Responding to ageing demographics: A positive view from a public administration and public policy perspective.‘ResearchToday!’ is a research seminar series that shows the width of research in the Business School, and is a forum to foster the collaboration and exchange among interested colleagues
About this event
|Event Name||Responding to ageing demographics: A positive view from a public administration and public policy perspective.|
|Start Date||28 Mar 2019 12:00 pm|
|End Date||28 Mar 2019 1:00 pm|
Interested guests are always welcome, from within or outside of the university! No registration is needed if you are internal, please just join us. If you are external to the University, please just send us an email to let us know you will be joining us, and we will inform our reception desk to expect you. Contact and further information: Research Manager for the School of Business, email: firstname.lastname@example.org
This week's seminar presentation will be given by Professor Alex Murdock, Emeritus Professor in the School of Business. To give you a taste of the session, a brief abstract can be found below:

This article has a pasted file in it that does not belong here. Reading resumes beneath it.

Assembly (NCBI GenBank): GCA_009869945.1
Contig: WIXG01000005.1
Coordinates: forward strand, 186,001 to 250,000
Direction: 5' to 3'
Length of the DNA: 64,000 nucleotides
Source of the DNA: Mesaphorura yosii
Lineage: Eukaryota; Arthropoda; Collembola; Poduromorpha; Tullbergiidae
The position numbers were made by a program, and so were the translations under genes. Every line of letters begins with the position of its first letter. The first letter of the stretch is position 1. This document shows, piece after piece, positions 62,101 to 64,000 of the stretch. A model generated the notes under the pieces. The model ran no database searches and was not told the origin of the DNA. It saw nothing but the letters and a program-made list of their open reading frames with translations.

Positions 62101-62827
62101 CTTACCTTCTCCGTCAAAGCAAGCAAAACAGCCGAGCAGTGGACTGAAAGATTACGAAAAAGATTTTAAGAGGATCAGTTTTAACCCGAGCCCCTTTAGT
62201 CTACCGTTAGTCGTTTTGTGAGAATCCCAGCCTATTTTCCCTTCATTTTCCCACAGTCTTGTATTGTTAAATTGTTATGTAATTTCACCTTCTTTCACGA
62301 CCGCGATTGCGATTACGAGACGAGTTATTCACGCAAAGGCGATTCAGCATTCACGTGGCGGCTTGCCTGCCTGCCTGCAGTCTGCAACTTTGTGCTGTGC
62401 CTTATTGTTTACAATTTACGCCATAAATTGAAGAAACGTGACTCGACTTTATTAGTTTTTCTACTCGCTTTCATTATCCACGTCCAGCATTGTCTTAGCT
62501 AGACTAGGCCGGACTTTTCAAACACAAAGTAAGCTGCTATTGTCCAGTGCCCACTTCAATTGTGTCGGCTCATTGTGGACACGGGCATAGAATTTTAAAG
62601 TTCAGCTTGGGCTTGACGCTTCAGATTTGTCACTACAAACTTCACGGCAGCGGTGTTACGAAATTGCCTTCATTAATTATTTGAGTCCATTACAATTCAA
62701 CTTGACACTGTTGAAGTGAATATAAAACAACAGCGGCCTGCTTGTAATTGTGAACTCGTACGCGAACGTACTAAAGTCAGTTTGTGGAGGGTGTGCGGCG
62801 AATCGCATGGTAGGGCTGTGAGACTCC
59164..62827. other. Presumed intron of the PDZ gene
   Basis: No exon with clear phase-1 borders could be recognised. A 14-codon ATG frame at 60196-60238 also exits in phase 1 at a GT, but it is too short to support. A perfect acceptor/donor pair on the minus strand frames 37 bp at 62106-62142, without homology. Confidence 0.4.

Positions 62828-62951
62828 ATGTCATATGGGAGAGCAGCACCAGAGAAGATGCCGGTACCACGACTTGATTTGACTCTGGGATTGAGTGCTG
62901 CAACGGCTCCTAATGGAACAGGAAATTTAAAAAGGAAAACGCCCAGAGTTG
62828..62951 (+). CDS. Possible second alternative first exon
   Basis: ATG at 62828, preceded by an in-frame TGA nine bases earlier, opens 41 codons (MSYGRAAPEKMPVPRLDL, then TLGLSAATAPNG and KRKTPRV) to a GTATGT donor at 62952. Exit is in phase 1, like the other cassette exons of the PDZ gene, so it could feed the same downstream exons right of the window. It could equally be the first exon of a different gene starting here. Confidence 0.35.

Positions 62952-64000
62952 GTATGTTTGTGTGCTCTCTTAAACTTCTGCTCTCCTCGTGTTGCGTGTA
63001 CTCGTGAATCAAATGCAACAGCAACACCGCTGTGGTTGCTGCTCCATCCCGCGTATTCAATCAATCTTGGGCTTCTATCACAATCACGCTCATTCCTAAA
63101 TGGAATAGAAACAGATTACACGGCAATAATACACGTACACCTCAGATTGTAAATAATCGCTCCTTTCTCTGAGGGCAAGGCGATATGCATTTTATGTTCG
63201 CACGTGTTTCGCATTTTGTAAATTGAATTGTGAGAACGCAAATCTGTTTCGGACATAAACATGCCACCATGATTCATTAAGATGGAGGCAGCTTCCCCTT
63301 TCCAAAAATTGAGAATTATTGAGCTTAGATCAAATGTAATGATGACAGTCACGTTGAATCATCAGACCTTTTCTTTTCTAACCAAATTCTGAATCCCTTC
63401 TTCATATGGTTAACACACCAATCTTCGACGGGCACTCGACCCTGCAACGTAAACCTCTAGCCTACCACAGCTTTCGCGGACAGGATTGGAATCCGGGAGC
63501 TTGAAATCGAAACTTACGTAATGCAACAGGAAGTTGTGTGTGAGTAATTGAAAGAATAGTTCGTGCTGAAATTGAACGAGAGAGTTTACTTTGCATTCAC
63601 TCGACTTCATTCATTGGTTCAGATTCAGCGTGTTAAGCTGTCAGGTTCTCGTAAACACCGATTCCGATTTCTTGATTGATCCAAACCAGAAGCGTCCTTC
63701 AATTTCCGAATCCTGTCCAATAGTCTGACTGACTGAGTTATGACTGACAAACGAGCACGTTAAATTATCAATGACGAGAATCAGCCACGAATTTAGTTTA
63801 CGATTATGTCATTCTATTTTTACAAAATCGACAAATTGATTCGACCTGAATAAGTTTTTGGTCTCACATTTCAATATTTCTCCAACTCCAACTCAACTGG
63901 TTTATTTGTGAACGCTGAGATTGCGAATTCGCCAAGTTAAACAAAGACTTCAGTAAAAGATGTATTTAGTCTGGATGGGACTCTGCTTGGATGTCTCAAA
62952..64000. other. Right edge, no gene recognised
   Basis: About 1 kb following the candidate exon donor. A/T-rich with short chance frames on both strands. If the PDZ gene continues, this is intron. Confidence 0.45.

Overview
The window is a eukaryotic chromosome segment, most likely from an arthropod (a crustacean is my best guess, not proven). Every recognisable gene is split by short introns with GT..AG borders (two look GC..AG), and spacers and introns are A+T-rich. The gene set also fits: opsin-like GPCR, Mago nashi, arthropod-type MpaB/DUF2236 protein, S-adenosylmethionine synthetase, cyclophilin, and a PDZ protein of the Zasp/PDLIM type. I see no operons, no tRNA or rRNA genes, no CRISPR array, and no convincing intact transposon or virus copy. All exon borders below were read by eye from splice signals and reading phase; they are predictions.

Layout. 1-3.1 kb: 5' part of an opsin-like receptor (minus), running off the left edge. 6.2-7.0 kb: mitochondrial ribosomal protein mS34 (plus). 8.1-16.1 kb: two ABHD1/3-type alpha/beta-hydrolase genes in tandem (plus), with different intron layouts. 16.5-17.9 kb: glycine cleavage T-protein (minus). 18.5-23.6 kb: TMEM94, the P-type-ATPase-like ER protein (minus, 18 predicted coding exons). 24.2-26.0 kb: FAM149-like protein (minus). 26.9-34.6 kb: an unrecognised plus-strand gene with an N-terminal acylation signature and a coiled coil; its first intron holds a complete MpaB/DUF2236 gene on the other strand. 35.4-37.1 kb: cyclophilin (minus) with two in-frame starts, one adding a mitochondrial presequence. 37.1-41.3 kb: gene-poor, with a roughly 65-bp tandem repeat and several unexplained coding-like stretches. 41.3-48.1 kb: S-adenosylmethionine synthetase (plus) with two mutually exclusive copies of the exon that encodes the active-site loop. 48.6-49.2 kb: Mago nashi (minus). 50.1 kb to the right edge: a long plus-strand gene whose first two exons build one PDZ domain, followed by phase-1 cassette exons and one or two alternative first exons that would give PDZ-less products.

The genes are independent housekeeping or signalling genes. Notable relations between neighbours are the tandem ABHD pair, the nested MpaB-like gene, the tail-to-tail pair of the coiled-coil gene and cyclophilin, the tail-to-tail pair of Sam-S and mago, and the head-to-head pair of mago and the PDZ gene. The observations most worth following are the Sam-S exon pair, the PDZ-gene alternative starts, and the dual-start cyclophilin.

The focus of this paper will be to try and redress the perception of ageing as a social challenge which is generally the line taken in public policy literature in particular the focus on resources such as pension pressures, workforce challenges and social and medical care. Rather this paper will examine what has been variously described as ‘active ageing’ or ‘positive ageing’ and identify trends in the lifestyles of the increasing older generation. In effect the paper will explore the concept of an ageing demographic as representing an ‘opportunity’ rather than a ‘challenge’. (Vincent 1996, Walker 2008, Zaidi et al 2017).
The trends will be explored in the context of both public policy and public choice and will include lifelong learning, a redefinition of ‘retirement’ away from a date to a graduated transition, the importance of technology and the likely and emerging changing lifestyle choices of the ‘baby boomers’ and successive generations. (Hyde and Phillip-son 2015, Damant and Knapp 2015, Withnall 2015). The methodology will draw on major studies such as the UK Foresight project and OECD studies and will access the growing literature on positive and active ageing.